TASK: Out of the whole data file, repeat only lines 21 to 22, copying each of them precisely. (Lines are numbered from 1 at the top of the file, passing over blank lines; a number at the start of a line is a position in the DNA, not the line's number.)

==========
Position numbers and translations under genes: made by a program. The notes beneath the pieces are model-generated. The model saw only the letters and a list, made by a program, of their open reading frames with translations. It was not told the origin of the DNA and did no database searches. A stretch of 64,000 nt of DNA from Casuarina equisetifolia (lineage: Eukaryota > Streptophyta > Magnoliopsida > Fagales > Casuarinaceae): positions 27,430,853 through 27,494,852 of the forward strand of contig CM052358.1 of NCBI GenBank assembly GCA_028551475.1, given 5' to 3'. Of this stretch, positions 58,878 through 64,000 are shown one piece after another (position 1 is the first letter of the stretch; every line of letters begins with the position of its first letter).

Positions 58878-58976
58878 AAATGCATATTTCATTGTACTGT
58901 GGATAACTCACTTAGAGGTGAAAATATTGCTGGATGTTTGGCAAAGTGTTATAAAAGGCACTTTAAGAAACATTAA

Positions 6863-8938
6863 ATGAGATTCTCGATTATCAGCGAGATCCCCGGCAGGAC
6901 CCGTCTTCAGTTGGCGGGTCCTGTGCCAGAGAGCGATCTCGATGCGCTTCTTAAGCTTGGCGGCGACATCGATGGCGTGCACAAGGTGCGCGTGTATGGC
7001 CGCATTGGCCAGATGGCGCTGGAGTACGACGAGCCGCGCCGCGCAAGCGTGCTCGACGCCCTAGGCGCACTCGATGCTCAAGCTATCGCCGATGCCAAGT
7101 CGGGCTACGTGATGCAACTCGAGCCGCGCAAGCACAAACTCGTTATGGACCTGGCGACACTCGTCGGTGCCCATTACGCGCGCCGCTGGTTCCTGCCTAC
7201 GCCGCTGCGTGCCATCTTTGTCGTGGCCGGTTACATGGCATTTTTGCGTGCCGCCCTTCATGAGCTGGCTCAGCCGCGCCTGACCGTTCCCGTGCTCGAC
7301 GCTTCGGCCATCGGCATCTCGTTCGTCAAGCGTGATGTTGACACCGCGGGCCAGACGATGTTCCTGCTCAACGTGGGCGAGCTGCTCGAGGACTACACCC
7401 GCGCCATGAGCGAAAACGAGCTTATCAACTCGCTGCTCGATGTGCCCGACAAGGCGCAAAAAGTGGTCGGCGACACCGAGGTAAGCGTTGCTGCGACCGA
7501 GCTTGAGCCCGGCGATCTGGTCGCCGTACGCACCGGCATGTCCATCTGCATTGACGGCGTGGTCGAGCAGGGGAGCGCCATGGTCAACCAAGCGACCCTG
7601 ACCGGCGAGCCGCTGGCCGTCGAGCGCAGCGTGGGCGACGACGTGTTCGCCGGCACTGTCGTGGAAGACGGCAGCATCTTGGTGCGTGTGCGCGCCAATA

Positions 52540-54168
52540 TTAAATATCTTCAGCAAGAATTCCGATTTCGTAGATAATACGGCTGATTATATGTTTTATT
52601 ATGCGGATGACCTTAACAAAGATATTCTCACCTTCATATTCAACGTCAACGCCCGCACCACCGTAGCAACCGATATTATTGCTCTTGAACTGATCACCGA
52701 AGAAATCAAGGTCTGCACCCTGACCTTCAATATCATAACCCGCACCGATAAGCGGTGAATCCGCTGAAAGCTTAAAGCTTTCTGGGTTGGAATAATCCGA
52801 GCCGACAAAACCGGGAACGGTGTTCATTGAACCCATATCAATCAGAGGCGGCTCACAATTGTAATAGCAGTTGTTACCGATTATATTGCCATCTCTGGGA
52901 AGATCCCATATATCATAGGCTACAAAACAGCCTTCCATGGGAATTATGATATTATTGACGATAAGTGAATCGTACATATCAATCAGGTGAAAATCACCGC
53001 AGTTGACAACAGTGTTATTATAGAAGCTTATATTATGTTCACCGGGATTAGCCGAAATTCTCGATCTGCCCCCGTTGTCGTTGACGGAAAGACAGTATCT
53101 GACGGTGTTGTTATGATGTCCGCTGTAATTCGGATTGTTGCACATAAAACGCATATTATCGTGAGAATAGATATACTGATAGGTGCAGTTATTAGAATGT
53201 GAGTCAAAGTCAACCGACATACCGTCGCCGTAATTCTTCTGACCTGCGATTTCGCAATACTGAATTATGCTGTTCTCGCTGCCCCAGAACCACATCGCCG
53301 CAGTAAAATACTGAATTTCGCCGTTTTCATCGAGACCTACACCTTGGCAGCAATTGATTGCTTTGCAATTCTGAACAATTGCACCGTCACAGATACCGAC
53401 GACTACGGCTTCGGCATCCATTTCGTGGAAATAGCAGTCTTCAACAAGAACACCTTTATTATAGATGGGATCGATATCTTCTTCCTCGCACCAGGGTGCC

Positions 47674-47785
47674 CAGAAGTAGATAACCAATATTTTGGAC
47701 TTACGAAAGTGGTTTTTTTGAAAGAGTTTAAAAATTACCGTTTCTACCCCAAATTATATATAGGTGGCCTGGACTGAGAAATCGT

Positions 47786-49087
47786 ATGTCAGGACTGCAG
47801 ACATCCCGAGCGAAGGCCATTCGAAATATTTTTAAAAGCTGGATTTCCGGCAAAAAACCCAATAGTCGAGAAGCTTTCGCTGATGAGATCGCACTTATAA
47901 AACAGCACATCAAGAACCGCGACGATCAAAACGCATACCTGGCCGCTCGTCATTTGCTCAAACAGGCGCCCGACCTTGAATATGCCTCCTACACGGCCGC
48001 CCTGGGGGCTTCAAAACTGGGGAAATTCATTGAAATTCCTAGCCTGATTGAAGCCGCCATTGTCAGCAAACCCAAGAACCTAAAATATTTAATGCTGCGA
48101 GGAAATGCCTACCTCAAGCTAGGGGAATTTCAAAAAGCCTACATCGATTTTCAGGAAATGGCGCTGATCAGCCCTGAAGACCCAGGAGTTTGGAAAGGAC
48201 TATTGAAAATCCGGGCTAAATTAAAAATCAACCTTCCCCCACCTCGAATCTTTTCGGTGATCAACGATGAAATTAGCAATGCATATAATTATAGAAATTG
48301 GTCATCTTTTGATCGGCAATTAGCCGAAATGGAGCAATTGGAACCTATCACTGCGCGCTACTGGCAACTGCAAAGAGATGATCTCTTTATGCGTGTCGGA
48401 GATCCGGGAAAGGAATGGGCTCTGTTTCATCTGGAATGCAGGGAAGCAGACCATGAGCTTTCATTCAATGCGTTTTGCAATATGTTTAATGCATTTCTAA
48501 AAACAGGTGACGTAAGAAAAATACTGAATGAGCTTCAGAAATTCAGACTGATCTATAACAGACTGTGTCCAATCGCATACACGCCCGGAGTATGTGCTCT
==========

53001 AGTTGACAACAGTGTTATTATAGAAGCTTATATTATGTTCACCGGGATTAGCCGAAATTCTCGATCTGCCCCCGTTGTCGTTGACGGAAAGACAGTATCT
53101 GACGGTGTTGTTATGATGTCCGCTGTAATTCGGATTGTTGCACATAAAACGCATATTATCGTGAGAATAGATATACTGATAGGTGCAGTTATTAGAATGT